In fact, because you can never truly know whether you’re alone or not, it’s nigh impossible beyond election day in the best-case scenario to expect the government to listen. I say beyond election day in the best-case scenario, because realistically even on election day even when you vote for ‘change’, like with Obama, the only change you get is that you’ll be left with change in your pockets that you can use less and less every year.
As I said, I would argue that democracy is even more likely used to get people into accepting more laws as people prefer thinking they’re part of the majority as opposed to a minority, and so for them if it’s believed the majority prefers one thing they may go that route regardless of it being economical for them or not. Hence the inherent problem with democratic government, the only accountability that exists is an illusion or an afterthought.
So now, let’s look at a corporation. How can one opt-out of a corporation’s rules? It is very simple, to not use their products or services, and use your money elsewhere. You’re probably thinking, how is that anymore realistic? Corporations are like trees, they do come one day, and they can be gone the next. It’s proven that with even just a few people refusing to do business with a corporation, unlike when a lot of people may vote against something or someone, that they are able to effect some change within the company, even more so when these people are employees or special members of some sort.
Like with those claiming that not bailing out the banks would’ve made the economic crash even worse, well yes, it would’ve made it worse in the short-term. In the long-term, however, as I had argued in a previous blog post, the fact is it would’ve changed how people do business and as would have been proven if the market were let alone to itself, economic change is always long-term as opposed to just being a short-term action and can in fact start with just one person.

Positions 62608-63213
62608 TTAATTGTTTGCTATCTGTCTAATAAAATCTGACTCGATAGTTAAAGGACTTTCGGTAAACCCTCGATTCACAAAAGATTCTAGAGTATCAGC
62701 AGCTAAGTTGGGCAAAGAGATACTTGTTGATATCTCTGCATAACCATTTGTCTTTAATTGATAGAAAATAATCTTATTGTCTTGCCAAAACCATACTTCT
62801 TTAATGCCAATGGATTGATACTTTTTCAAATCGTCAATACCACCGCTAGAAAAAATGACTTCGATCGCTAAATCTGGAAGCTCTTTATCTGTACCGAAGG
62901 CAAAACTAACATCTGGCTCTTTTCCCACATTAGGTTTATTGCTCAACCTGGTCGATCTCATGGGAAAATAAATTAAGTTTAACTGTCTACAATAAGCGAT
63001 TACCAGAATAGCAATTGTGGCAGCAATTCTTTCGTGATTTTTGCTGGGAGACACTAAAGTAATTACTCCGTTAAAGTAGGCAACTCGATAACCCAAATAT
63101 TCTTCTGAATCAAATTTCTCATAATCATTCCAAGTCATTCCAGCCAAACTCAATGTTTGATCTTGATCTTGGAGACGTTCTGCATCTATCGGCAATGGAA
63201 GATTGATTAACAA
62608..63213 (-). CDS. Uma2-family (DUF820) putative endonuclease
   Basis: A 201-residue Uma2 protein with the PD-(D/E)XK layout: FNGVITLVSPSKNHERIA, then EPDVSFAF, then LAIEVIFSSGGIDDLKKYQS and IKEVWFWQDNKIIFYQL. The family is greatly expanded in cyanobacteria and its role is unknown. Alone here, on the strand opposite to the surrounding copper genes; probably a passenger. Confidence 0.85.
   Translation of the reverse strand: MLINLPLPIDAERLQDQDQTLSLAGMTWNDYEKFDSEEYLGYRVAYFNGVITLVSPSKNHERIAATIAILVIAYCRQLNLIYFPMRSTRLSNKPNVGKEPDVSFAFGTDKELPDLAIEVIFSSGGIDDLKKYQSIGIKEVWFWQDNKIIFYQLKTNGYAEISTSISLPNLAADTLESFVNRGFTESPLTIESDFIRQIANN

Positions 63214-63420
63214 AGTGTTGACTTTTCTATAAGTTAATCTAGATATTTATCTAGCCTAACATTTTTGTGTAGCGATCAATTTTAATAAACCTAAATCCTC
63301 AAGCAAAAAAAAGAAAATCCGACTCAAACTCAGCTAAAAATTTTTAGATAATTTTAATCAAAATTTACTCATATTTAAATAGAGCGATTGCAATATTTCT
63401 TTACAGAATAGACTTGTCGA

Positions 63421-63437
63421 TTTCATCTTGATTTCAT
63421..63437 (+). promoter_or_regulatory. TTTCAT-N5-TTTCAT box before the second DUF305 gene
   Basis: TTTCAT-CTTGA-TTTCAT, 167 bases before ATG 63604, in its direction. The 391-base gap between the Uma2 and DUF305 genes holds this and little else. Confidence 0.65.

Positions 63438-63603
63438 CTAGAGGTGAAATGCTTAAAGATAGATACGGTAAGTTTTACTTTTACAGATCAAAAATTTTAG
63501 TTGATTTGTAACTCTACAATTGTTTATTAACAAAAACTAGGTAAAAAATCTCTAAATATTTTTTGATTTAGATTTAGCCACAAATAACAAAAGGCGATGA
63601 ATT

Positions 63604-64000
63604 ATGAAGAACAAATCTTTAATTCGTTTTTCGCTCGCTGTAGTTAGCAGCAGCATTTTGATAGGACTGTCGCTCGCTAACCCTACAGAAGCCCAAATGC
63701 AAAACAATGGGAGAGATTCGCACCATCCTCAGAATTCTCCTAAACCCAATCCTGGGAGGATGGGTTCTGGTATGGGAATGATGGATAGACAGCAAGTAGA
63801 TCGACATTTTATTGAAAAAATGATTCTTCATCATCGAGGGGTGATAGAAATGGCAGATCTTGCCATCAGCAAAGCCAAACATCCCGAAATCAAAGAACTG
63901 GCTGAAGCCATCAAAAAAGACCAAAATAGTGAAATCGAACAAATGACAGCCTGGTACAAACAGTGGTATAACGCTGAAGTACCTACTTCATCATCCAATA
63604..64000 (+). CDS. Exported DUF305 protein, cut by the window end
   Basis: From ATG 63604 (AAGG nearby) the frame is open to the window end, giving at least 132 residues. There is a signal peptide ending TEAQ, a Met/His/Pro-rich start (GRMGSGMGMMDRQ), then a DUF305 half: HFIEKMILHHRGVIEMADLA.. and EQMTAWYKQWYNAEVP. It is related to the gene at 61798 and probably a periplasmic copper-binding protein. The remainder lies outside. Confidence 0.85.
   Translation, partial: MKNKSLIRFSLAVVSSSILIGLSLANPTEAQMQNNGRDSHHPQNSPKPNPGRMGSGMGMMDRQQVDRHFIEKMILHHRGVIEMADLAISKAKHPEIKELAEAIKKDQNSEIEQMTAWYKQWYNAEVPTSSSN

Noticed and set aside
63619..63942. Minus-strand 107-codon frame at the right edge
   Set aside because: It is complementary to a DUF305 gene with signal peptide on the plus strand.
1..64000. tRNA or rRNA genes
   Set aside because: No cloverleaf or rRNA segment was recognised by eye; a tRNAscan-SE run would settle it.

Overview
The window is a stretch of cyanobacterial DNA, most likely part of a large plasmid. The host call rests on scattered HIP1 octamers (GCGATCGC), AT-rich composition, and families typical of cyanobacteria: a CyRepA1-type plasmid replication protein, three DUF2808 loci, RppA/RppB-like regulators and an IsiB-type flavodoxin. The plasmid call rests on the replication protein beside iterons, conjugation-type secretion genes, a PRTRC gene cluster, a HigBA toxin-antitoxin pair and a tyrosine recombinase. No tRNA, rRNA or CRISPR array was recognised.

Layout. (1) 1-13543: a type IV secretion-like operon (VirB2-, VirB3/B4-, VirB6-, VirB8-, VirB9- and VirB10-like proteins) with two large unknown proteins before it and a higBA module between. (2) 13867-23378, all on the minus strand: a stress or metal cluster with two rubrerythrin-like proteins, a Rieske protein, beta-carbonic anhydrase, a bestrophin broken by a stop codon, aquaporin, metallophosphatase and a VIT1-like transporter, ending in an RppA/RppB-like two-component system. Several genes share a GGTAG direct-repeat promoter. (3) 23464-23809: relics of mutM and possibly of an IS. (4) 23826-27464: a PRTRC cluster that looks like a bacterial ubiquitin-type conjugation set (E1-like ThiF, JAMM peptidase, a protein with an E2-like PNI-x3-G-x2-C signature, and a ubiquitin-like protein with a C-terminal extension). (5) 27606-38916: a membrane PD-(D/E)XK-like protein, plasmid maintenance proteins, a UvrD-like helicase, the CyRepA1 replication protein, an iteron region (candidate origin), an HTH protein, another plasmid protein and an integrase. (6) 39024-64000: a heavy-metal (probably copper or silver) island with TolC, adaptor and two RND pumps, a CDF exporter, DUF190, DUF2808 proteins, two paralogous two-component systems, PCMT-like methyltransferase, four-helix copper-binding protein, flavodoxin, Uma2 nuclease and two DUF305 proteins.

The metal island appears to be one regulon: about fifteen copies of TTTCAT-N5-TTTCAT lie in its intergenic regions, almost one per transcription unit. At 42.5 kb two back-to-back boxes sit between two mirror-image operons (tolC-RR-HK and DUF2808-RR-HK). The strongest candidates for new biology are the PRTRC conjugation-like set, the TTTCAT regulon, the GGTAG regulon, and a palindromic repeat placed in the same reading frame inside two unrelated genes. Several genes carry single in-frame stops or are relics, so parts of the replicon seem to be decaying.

People could & would have learned from their history, but because we instead bailed out these big banks, it simply is not going to happen. The only ‘change’ at this point will be, again, increasing the amount of laws on the books that regulate voluntary transactions, that as oft the case the bigger corporations will be able to not only get away with but will be able to use against their smaller competitive counterparts, small business.
Furthermore, corporations can universally be sued even in the most primitive private court all day long while where there is government, there can be no case. If a corporation violates their terms of service, they can be taken to court or be easily boycotted.
That is why corporations are, whether they’re more/less immoral than government, better in the long-term. Don’t take this, however, as an endorsement of corporations either. It does take two to tango, and it was the banks that oft cause economic crashes. They were wrong, but in a free market it’s simply less likely that they could get away with it, or at all, more so when there are competing currencies.